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Anthem eNotes Lesson Plan
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Imagine a world in which the word “I” has been outlawed for hundreds of years, where people have numbers for names, in which it is a sin to have a friend, and where faceless councils dictate that all hu- mans must spend their days in toiling for the “good of our brothers”—a world in which technological progress erodes and is eventually abandoned.
This is the world of Anthem, a political allegory written by Ayn Rand in 1937. The hero, Equality 7-2521, struggles to fight against an oppressive regime and to recapture the one word that will affirm his indi- viduality. We readers can be forgiven for feeling frustrated on his behalf. In a culture so dominated by our own individual whims, we take the primacy of the individual for granted.
Born Alissa Rosenbaum in St. Petersburg, Russia, in 1905, Ayn Rand (as she renamed herself in the United States) never took individual free will for granted. As a twelve-year-old in February 1917, she watched in jubilation as Russian revolutionaries overthrew Tsar Nicholas II; just eight months later, on October 25, 1917, the Bolsheviks, led by Vladimir Lenin, overran her native St. Petersburg and plunged the country into a bloody civil war. When the communists emerged victorious, Rand watched as her father’s pharmacy business was confiscated. Rand and her family underwent periods of near starvation and witnessed the emerging brutalities of a totalitarian police state.
“It is a sin to write this,” begins Equality 7-2521’s diary, in which he gives us the account of his journey toward self-discovery. In that tantalizing opening line, one can imagine young Ayn Rand curled up in her bed writing of her “sins” against the official Bolshevik party line. Rand burned her own diary when she turned thirteen. It contained her negative views on popular ideas and maxims of the communist party—like “live for the state” or “live for others.” She knew that even for a child, keeping a written record of ideas that clashed with the soon-to-be ruling ideology could put her in mortal peril.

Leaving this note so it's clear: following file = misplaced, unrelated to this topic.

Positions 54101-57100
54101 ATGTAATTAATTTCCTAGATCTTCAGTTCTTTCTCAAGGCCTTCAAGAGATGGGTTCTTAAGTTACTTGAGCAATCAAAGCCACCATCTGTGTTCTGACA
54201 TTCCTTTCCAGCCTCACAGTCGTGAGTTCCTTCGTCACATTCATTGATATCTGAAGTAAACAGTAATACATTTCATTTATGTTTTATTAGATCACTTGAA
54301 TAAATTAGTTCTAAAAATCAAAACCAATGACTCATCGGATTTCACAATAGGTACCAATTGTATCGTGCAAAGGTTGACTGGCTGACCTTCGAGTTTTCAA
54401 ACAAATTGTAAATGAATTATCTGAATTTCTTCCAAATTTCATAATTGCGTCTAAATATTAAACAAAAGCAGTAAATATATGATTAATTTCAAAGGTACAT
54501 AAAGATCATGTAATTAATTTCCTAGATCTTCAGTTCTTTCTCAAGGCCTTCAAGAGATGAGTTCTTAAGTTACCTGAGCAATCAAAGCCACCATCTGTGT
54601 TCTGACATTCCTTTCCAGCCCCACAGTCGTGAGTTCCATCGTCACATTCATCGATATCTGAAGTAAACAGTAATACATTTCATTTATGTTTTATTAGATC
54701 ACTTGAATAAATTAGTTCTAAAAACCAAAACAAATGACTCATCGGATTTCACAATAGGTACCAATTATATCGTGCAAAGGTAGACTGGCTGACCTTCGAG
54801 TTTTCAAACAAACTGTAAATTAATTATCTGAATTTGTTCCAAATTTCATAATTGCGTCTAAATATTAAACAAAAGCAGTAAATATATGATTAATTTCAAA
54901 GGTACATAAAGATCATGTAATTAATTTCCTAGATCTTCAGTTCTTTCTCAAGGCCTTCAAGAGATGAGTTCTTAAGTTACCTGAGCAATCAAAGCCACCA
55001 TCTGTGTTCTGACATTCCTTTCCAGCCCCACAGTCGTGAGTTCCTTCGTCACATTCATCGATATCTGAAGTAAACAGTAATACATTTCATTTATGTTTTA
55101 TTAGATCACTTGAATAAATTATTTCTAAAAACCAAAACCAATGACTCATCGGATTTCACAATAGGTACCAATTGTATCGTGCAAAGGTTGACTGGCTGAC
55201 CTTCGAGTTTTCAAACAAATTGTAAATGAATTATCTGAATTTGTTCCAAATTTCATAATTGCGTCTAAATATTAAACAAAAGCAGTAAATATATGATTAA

Rand would be the only member of her family to make it out of what became Soviet Russia. Because her job was making propaganda films, she obtained permission in 1926 to study filmmaking in the United States, and after leaving Russia, she never returned. Rand had fixated on Western life, and the inalienable rights of “life, liberty, and the pursuit of happiness” written into America’s Declaration of Independence particularly appealed to her.
Rand made her way to Hollywood, where famed director Cecil B. DeMille cast her as an extra in one of his epic films. Her connection to DeMille helped her gain entry into the world of screenwriting and editing. She eventually began to write novels, which received an impressive amount of attention but mixed reviews. While she was struggling with the plot of what would become her most famous novel, The Fountainhead, Rand wrote Anthem in just one week. Inspired by a futuristic story in a popular magazine, she thought, “I can do that,” and wrote the book, seeking nothing more than to publish it in The Saturday Evening Post.
Readers often see Anthem as a sketch of The Fountainhead, which features red-haired Howard Roark, the fiercely independent architect whose bold, modernistic designs are rejected by the tradition-bound society. More than a sketch of The Fountainhead, however, Anthem offers an introduction to the ideas Rand would later develop into a complete philosophy called Objectivism, which she described as a “philosophy for living on earth.” She called Anthem “my manifesto, my profession of faith, the essence of my entire philosophy.” She lectured and wrote on her philosophies until her death in 1982.
Always outspoken about her view of life, Ayn Rand is someone about whom people inevitably hold strong opinions. Conservatives love her anti-government, pro-entrepreneurial stance and her moral rationale for capitalism. Liberals hate her for denouncing altruism and espousing selfishness as a virtue. Literary critics bemoan her prose as preachy and her characters as cardboard creations. A 2002 Library Journal review branded Anthem as “a long-forgotten exercise in paranoia.”
How then does one explain that Anthem sells 100,000 copies a year and inspires the more than 8,000 essays submitted to the Ayn Rand Institute contest each year? One explanation is that young people who are just beginning to make their way in the world are always captivated by the struggle between the desires of the individual and the pressing demands of society. The novel’s popularity also can be attrib- uted to its fascinating dystopian vision of the future, its tender love story, its confirmation of the human spirit, and its classic theme of good vs. evil, although in Anthem, what is considered evil is something to cheer. Political and philosophical considerations aside, Anthem continues to engage readers as it takes them into a nightmare world and then delivers them, along with the protagonist, to a mountain- top where humanity is affirmed and hope is reborn.
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